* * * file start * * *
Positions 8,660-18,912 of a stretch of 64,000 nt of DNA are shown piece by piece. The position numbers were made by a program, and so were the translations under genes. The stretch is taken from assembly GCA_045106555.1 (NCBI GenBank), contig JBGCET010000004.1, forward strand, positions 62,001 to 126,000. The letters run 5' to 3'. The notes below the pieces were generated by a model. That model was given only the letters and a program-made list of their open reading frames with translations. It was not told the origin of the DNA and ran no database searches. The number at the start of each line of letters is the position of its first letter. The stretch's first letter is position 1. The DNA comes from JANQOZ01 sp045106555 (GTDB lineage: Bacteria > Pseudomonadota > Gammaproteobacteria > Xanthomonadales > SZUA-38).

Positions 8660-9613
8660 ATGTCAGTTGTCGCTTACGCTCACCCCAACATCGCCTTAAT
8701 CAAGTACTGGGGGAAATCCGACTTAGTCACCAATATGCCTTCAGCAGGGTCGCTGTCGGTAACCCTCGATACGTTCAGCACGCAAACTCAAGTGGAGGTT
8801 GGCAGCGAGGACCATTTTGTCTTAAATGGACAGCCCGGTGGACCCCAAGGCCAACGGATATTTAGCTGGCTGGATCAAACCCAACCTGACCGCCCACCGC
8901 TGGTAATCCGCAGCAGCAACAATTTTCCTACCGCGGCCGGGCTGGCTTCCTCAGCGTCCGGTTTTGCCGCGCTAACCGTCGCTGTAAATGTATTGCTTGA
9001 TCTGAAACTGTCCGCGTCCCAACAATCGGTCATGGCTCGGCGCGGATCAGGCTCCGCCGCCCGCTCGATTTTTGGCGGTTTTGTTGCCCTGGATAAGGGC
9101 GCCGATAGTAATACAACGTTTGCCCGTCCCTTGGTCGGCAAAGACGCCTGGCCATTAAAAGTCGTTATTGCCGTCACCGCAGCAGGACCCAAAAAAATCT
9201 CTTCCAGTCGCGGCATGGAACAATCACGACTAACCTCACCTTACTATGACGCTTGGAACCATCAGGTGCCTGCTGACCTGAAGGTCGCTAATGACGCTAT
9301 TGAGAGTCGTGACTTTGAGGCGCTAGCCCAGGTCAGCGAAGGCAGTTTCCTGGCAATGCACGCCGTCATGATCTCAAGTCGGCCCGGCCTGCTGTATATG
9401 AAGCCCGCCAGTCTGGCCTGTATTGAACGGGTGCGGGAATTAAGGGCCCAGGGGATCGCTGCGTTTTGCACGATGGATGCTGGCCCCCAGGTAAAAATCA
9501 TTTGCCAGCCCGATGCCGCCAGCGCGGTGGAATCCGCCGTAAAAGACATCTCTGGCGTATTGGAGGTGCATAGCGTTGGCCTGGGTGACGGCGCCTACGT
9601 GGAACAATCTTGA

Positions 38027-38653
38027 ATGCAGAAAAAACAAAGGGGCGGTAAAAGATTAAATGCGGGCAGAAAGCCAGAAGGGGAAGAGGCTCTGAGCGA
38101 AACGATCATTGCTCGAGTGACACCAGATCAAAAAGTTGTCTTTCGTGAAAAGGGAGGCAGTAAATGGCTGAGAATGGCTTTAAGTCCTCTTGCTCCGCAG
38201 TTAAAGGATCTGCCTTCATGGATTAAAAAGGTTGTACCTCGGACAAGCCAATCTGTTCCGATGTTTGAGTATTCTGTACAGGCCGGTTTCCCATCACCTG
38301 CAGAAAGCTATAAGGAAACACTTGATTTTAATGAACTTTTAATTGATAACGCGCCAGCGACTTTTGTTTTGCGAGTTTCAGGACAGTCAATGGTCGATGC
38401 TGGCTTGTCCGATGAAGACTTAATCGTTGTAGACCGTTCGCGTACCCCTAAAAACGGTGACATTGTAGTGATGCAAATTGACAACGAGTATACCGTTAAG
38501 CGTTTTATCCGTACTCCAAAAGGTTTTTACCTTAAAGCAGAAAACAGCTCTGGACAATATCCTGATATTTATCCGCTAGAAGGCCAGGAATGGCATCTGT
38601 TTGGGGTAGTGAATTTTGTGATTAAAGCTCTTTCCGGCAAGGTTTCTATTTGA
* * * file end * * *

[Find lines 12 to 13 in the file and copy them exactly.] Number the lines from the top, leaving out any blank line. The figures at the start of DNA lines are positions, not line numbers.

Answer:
9501 TTTGCCAGCCCGATGCCGCCAGCGCGGTGGAATCCGCCGTAAAAGACATCTCTGGCGTATTGGAGGTGCATAGCGTTGGCCTGGGTGACGGCGCCTACGT
9601 GGAACAATCTTGA